The Secret Life of Machines

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The Secret Life of Machines


Hunkin (right) and Garrod (left) demonstrating how to make "audio tape" from sticky tape and powdered rust
Genre Educational
Created by Tim Hunkin
Developed by Tim Hunkin
Written by Tim Hunkin
Directed by
  • Andrew Snell (1988)
  • Nigel Maslin (1990)
  • Frank Prendergast (1993)
Presented by Tim Hunkin
Narrated by Tim Hunkin
Theme music composer Val Bennett
Opening theme The Russians are Coming (a cover of Take Five)
Ending theme The Russians are Coming
Country of origin United Kingdom
Original language(s) English
No. of series 3
No. of episodes 18
Producer(s) Elizabeth Queenan
Location(s) Lowestoft, Suffolk, England, United Kingdom
Cinematography Mike Coles
Editor(s) Peter Cox
Camera setup Multi-camera
Running time 25 minutes
Production company(s) Artifax
Original network Channel 4
Picture format PAL (576i)
Audio format Monaural
External links
The Secret Life of Machines

The Secret Life of Machines is an educational television series presented by Tim Hunkin and Rex Garrod, in which the two explain the inner workings and history of common household and office machinery. [1] According to Hunkin, the show's creator, the programme was developed from his comic strip The Rudiments of Wisdom, which he researched and drew for the Observer newspaper over a period of 14 years. Three separate groupings of the broadcast were produced and originally shown between 1988 and 1993 on Channel 4 in the United Kingdom, with the production subsequently airing on The Learning Channel and the Discovery Channel. [2] [3] [4] [5]

Educational television or learning television is the use of television programs in the field of distance education. It may be in the form of individual television programs or dedicated specialty channels that is often associated with cable television in the United States as Public, educational, and government access (PEG) channel providers.

Tim Hunkin British engineer

Tim Hunkin is an English engineer, cartoonist, writer, and artist living in Suffolk, England. He is best known for creating the Channel Four television series The Secret Life of Machines, in which he explains the workings and history of various household devices. He has also created museum exhibits for institutions across the UK, and designed numerous public engineering works, chiefly for entertainment. Hunkin's works are distinctive, often recognisable by his unique style of papier-mâché sculpture, his pen and ink cartoons, and his offbeat sense of humour.

Rex Garrod is an inventor and roboteer, notable for building the radio controlled car which starred in Brum and co-presenting The Secret Life of Machines. He also entered several successful robots into the early series of British TV series Robot Wars.



Each of the Secret Life's individual series covers a particular set of machines. The first addresses household appliances, while the second includes devices used outside the home, such as the car. The third series examines the contraptions and gadgets used in a modern office.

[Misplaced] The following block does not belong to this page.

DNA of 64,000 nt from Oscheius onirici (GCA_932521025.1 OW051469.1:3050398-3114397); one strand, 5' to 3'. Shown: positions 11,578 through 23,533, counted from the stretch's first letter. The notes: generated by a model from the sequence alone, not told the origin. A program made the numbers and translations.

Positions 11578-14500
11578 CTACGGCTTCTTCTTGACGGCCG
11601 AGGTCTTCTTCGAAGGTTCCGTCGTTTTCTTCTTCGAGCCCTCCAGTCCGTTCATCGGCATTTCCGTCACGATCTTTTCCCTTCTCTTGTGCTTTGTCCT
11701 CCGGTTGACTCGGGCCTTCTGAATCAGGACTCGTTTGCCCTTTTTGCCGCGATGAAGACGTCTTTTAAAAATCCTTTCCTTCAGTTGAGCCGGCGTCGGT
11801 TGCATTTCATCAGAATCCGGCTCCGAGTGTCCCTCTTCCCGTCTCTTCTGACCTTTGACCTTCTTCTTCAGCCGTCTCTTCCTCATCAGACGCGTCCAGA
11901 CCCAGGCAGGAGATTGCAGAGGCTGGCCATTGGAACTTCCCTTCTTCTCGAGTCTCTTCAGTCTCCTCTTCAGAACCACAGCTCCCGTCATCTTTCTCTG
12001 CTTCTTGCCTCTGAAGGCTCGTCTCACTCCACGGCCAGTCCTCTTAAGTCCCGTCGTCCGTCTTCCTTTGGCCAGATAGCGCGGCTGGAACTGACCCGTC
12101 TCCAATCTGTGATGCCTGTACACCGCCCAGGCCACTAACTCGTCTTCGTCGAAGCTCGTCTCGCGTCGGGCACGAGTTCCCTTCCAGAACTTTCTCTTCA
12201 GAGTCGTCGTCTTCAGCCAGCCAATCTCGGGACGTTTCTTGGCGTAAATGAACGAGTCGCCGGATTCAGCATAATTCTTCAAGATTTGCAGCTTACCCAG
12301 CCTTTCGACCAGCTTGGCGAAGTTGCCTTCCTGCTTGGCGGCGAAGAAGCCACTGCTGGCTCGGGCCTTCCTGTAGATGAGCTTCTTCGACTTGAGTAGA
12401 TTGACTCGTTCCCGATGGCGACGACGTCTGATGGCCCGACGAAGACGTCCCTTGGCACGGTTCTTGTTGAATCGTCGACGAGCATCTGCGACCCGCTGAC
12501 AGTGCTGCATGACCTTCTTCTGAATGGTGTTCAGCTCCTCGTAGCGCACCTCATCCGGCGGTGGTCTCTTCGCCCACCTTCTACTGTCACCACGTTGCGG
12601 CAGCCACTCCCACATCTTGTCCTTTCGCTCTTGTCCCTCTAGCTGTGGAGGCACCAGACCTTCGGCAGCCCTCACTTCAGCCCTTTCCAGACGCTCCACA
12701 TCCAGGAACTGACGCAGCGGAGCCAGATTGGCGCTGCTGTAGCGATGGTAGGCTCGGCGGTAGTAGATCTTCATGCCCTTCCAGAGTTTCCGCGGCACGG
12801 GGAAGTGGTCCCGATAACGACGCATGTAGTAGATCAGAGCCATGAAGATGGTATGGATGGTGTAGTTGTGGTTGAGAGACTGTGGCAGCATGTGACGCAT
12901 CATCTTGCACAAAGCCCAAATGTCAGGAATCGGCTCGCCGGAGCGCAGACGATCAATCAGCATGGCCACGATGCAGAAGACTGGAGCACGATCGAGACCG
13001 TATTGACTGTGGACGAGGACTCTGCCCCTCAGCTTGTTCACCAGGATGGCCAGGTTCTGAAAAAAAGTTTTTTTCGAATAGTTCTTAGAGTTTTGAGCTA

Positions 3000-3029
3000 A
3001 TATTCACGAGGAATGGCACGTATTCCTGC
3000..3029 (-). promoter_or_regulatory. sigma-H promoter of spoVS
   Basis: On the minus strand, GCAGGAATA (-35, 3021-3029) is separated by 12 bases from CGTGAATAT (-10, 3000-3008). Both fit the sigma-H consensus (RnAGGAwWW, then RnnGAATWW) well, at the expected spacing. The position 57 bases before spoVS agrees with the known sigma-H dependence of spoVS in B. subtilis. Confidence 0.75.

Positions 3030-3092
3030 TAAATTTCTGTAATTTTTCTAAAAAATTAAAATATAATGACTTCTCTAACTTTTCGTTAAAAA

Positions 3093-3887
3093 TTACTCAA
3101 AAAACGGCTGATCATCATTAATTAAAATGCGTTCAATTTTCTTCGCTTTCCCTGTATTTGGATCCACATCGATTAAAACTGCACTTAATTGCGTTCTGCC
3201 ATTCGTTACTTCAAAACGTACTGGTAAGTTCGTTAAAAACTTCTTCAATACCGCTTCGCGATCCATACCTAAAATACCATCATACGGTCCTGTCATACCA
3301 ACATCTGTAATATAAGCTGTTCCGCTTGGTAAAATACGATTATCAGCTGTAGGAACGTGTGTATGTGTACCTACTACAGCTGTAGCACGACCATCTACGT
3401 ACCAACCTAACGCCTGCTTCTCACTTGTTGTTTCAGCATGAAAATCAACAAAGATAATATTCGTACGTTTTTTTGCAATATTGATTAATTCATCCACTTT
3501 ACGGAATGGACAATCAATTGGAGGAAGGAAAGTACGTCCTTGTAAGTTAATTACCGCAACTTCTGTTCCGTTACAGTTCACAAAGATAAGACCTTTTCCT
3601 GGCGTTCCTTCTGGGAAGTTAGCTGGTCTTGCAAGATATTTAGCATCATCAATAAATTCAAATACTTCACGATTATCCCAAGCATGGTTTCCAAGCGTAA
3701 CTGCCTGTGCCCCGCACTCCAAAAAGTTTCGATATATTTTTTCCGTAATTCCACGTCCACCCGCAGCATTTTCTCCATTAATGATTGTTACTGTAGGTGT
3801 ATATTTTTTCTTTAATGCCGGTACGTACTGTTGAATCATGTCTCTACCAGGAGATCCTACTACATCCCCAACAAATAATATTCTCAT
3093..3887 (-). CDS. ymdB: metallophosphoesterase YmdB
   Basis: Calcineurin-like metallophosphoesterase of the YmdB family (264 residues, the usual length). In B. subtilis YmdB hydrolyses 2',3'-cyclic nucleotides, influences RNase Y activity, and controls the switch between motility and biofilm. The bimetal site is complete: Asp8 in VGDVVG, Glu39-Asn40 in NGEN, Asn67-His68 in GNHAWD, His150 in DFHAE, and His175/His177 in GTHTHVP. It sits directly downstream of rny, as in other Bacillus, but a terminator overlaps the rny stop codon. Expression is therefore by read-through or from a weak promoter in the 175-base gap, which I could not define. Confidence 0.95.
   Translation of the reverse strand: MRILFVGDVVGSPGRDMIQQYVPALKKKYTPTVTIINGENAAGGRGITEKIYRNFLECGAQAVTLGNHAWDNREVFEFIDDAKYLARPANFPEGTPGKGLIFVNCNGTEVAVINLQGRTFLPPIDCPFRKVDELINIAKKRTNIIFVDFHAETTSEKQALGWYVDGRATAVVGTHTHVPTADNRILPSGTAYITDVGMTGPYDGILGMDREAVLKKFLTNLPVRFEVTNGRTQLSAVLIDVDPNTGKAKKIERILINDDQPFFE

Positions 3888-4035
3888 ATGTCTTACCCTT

A typical example of the animation style used throughout the series Secret-life-animation-frame.jpg
A typical example of the animation style used throughout the series

Each episode was given an individual title, such as The Secret Life of the Vacuum Cleaner. Although ostensibly about a specific appliance or piece of technology, the scope of each episode was often widened to cover related technologies as well. For example, the video recorder episode looked at magnetic recording from its origins, and featured Hunkin and Garrod recording their voices on a crude home-made "audio tape" consisting of rust-coated sticky tape.

Video tape recorder

A video tape recorder (VTR) is a tape recorder designed to record and playback video and audio material on magnetic tape. The early VTRs are open-reel devices which record on individual reels of 2-inch-wide tape. They were used in television studios, serving as a replacement for motion picture film stock and making recording for television applications cheaper and quicker. Beginning in 1963, videotape machines made instant replay during televised sporting events possible. Improved formats, in which the tape was contained inside a videocassette, were introduced around 1969; the machines which play them are called videocassette recorders. Agreement by Japanese manufacturers on a common standard recording format, so cassettes recorded on one manufacturer's machine would play on another's, made a consumer market possible, and the first consumer videocassette recorder was introduced by Sony in 1971.

Iron(III) oxide chemical compound

Iron(III) oxide or ferric oxide is the inorganic compound with the formula Fe2O3. It is one of the three main oxides of iron, the other two being iron(II) oxide (FeO), which is rare; and iron(II,III) oxide (Fe3O4), which also occurs naturally as the mineral magnetite. As the mineral known as hematite, Fe2O3 is the main source of iron for the steel industry. Fe2O3 is readily attacked by acids. Iron(III) oxide is often called rust, and to some extent this label is useful, because rust shares several properties and has a similar composition. To a chemist, rust is considered an ill-defined material, described as hydrated ferric oxide.